Defiance Blu-ray Review - www.impulsegamer.com -
Defiance
Reviewed by
Simon Black
on
Defiance Blu-ray Review. Defiance opens in 1941 with the Nazi invasion of Eastern Europe, and tells of wave of terror and murder perpetrated by Hitler’s SS and the efforts of a small band of Jewish partisans to resist their bloodthirsty occupiers in any way possible.
Rating:
3.0

Feature 6.5
Video 8.0
Audio 8.0
Special Features   0.0
Total 6.0

Distributor: Roadshow
Running Time: 137 Minutes
Reviewer: Simon Black
Classification
: MA15+

6.0


Defiance

Defiance opens in 1941 with the Nazi invasion of Eastern Europe, and tells of wave of terror and murder perpetrated by Hitler’s SS and the efforts of a small band of Jewish partisans to resist their bloodthirsty occupiers in any way possible.  The film stars Daniel Craig, fresh from his success in Casino Royale and presumably already rehearsing his Oscar acceptance speech in his head (Jewish + Nazis = Academy Award), and is directed by Edward Zwick of Blood Diamond and Last Samurai fame. 

Sadly however the results were somewhat uneven, much like Craig’s Belarusian accent, and plaudits evaded the usually reliable Zwick this time around. 

Defiance received a middling critical and commercial reception, barely managing to recoup its $50 million budget.  It also garnered controversy for its rather one-sided depiction of the Bielski partisans whose own crimes against the local populace are wholly ignored, the lack of Belarusian language, several glaring inaccuracies and also for what some reviewers took for a stance implying the majority of Jews living in Nazi-occupied Europe made little or no effort to oppose their German oppressors, unlike the coarsely noble partisans depicted herein.  The film also contains a number of trumped-up battle sequences which are wholly invented and reportedly shocked Nechama Tec, upon whose book the movie is based, by portraying the mostly reticent partisans as a crack squad of combat-hungry hill-dwelling commandos.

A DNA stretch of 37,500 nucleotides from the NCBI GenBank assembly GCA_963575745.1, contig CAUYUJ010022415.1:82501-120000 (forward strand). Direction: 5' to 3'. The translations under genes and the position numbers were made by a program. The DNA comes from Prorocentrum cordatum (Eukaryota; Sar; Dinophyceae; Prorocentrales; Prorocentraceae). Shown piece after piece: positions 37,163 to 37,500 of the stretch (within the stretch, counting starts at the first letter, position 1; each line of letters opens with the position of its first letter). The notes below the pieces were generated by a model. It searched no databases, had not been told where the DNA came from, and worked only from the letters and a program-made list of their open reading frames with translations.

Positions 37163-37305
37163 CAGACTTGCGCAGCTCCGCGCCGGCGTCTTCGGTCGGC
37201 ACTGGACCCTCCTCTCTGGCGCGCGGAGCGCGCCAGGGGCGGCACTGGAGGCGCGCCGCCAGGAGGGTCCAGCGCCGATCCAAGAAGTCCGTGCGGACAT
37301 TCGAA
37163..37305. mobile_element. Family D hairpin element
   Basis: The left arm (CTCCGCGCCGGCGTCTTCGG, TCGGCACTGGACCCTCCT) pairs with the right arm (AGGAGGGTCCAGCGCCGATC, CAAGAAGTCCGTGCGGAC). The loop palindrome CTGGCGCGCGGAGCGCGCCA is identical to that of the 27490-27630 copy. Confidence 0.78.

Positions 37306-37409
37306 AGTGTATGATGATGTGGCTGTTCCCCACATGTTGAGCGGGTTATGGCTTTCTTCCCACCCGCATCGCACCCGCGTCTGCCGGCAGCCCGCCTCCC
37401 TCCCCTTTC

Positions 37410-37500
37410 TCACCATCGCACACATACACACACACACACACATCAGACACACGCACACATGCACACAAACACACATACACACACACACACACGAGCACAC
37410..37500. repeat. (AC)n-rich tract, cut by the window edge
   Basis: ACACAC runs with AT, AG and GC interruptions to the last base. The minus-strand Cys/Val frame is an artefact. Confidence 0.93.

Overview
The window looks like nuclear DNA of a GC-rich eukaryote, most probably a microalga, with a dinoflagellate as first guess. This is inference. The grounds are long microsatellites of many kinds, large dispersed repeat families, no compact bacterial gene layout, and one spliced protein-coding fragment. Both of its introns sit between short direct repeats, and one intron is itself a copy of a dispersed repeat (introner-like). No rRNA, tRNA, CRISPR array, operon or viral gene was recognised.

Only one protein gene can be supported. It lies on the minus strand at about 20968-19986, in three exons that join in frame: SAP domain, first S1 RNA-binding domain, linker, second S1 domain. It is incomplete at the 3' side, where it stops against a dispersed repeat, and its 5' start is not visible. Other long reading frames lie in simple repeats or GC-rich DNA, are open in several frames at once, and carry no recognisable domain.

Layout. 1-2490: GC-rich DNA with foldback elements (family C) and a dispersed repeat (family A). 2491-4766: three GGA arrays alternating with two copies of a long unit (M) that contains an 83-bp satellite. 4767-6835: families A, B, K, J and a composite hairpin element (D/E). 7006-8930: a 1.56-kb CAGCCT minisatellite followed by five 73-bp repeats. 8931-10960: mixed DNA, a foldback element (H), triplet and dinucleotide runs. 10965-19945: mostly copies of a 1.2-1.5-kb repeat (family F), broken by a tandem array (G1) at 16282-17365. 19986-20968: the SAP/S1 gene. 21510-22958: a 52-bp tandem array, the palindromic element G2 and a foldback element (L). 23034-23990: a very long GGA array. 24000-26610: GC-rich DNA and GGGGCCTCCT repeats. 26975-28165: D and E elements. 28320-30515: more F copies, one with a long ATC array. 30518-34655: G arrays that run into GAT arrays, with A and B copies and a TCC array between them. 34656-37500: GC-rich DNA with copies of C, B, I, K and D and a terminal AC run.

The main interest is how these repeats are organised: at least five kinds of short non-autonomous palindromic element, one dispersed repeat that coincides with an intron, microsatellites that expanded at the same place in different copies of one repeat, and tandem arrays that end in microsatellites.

On a more positive note the film does attempt to deal with its weighty subject matter in a meaningful way and its intentions are undoubtedly positive - all criticisms aside, it does succeed fairly ably at drawing attention to a heretofore little known resistance movement on the Eastern Front.  There are a number of strong performances, including that of Australian Mia Wasikowska (Alice in Wonderland) as Craig’s love interest.  Ultimately however the film’s pacing is rather leaden and its Good Guys vs. Bad Guys shtick both skirts the whole truth and never really holds the viewer’s attention in the way it was intended.  For a colour feature this one came across as wilfully black and white, and not merely in the period footage. 

Special Features

Theatrical trailer. 






 
 



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